The Biden administration has been granted its request for another month to consider the long-running court battle over former president Donald Trump’s tax returns.
In a court filing, President Joe Biden’s team asked Trump-appointed Judge Trevor McFadden to give it until March 3 to consider how to proceed with the case.
The administration pointed to the ‘still-ongoing transition to new leadership at the Department of the Treasury and the Department of Justice.’
Trump’s lawyers agreed with the extension proposed, while the House Ways and Means Committee continued to apply pressure on the release of the returns.
The Biden administration pointed to the ‘still-ongoing transition to new leadership at the Department of the Treasury and the Department of Justice’ in its request for an extension to further consider the on-going court case over Donald Trump’s tax returns
In 2019, Ways and Means Committee Chairman Richard Neal sent requests and subpoenas to the Treasury and IRS for six years of Trump’s tax returns.
Biden’s White House is yet to take a position about whether it will comply with the committee’s request, and is saying that it needs more time to determine this.
‘Defendants require additional time to evaluate their position in this case, due to the still-ongoing transition to new leadership at the Department of the Treasury and the Department of Justice,’ Department of Justice lawyers wrote in the court filing.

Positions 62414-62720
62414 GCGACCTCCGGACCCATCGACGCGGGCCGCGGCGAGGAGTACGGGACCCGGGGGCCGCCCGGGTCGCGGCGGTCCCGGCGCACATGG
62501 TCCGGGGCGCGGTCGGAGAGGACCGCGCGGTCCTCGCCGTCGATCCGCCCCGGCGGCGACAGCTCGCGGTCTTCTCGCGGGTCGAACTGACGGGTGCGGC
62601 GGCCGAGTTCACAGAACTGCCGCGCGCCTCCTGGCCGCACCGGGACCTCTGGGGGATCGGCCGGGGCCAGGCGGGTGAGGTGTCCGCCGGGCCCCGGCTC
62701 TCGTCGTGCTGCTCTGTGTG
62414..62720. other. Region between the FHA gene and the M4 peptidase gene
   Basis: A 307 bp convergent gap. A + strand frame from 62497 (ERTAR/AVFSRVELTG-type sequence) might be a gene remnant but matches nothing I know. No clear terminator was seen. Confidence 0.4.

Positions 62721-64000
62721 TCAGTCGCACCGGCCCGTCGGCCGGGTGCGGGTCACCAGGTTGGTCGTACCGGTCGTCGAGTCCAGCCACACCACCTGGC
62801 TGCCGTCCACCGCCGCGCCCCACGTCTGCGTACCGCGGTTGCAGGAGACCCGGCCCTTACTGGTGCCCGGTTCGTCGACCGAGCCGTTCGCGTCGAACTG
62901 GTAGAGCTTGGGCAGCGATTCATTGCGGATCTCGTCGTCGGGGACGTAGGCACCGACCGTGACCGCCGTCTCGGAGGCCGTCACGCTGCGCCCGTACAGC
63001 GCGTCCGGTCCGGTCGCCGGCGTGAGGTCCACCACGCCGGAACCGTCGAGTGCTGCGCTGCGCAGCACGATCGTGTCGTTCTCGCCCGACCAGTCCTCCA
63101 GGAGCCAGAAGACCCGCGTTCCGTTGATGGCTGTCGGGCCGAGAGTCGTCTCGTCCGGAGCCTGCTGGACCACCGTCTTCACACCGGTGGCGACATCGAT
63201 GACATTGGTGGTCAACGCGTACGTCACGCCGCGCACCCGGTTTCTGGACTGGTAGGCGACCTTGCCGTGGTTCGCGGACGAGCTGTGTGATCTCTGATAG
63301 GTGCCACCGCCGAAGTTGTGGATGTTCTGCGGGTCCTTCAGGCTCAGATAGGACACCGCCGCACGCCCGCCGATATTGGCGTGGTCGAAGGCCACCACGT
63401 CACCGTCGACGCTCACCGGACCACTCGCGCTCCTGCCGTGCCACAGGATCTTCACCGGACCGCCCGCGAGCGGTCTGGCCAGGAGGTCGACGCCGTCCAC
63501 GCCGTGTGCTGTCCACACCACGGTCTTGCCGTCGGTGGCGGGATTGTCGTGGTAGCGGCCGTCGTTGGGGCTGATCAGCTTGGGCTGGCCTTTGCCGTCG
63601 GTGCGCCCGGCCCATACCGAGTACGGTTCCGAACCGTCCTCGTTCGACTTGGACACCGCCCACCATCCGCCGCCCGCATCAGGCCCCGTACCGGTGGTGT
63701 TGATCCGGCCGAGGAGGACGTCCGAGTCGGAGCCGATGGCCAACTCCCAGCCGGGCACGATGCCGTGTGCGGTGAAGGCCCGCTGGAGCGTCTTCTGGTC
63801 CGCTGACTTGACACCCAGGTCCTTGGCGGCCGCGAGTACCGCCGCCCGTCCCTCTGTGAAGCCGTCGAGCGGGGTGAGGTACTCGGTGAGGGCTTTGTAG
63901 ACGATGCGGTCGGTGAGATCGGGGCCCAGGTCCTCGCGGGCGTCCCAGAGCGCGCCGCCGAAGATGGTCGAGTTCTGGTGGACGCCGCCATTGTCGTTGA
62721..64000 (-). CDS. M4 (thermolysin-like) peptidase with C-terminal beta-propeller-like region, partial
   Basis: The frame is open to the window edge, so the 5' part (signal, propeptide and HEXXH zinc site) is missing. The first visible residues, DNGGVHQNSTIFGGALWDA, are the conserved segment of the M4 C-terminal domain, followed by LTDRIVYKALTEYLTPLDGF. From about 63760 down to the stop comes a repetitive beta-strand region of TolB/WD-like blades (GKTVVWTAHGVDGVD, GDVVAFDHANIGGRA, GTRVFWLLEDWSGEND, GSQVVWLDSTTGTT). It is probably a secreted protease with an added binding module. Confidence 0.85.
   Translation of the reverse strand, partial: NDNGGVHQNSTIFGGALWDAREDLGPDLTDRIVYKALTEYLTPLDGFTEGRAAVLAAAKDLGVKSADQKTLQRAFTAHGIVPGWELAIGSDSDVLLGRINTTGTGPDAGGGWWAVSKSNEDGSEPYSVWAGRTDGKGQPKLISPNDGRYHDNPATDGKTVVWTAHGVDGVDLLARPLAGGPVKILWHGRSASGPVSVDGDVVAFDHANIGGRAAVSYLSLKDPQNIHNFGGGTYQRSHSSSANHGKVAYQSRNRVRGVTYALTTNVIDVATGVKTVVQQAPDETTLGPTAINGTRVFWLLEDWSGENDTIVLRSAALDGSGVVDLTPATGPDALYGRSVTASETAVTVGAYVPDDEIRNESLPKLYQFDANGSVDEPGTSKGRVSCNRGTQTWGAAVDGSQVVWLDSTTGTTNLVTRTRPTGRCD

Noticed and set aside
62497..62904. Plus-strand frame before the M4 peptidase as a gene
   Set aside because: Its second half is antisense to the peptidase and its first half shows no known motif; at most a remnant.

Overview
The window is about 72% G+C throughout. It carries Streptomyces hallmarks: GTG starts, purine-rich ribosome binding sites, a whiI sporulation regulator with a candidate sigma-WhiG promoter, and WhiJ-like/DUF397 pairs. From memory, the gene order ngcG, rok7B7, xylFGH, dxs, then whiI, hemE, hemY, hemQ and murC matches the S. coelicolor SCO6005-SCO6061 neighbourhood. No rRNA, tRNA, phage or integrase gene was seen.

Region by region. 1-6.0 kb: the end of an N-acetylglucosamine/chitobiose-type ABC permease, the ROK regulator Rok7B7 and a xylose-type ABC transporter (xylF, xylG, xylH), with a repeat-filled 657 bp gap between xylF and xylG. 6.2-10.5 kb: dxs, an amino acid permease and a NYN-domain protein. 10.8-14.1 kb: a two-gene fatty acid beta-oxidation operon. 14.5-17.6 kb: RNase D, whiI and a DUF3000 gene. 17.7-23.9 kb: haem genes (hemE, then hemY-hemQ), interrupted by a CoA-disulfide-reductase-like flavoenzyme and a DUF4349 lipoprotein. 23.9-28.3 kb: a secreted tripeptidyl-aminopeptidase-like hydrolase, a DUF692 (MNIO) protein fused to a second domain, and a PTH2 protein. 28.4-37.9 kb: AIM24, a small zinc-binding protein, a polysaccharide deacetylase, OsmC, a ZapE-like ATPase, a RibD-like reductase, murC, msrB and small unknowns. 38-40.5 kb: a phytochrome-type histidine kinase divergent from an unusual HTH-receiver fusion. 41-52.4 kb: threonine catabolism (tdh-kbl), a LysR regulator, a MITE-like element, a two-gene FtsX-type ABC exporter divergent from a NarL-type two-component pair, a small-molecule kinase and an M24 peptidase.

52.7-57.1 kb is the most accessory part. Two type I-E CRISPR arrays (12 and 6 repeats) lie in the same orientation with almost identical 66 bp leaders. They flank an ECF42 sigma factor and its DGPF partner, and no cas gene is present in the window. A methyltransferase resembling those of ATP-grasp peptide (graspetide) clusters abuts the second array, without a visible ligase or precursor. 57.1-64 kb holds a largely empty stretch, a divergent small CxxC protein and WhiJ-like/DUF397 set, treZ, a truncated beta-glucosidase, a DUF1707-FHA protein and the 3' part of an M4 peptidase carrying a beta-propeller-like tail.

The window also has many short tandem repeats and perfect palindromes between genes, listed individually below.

The committee, seeking the records, said it ‘continues to need former President Trump’s tax returns and return information to further its ongoing investigation into Internal Revenue Service administration and policy.’
To make their case, they are citing a dated law that allows the heads of Congress’ tax committees to examine anyone’s private tax information, according to Politico.
The treasury refused to comply with the subpoena under the Trump administration, calling the request from Democrats illegitimate.
House Democrats are suing the Treasury to enforce a subpoena demanding six years worth of the former President’s tax returns. Pictured: Trump waves as he boards Air Force One
In a court filing, President Joe Biden ‘s team asked Trump-appointed Judge Trevor McFadden (pictured, file photo) to give it until March 3 to consider how to proceed with the case
But now the new administration could simply hand over the documents to its congressional allies without Trump even knowing they have done so.
However, it is unclear whether Biden himself wants to turn over the documents that Democrats have been eager to get their hands on for years amid the on-going row.
To observers, should Biden hand them over, it could look like he is using the IRS to censure his predecessor, weakening his message of unity for the whole country.
Furthermore, it could also become a distraction to his legislative agenda, which has so far seen Biden sign swathes of executive orders to roll back Trump-era policies.
Judge McFadden also signed off on an agreement between the Biden administration and Trump’s lawyers involving the returns.
Under the agreement, Trump’s team will be given a 72-hour notice if the administration intends to give the returns the lawmakers.
The three-day warning gives Trump lawyers the chance to block the release in court.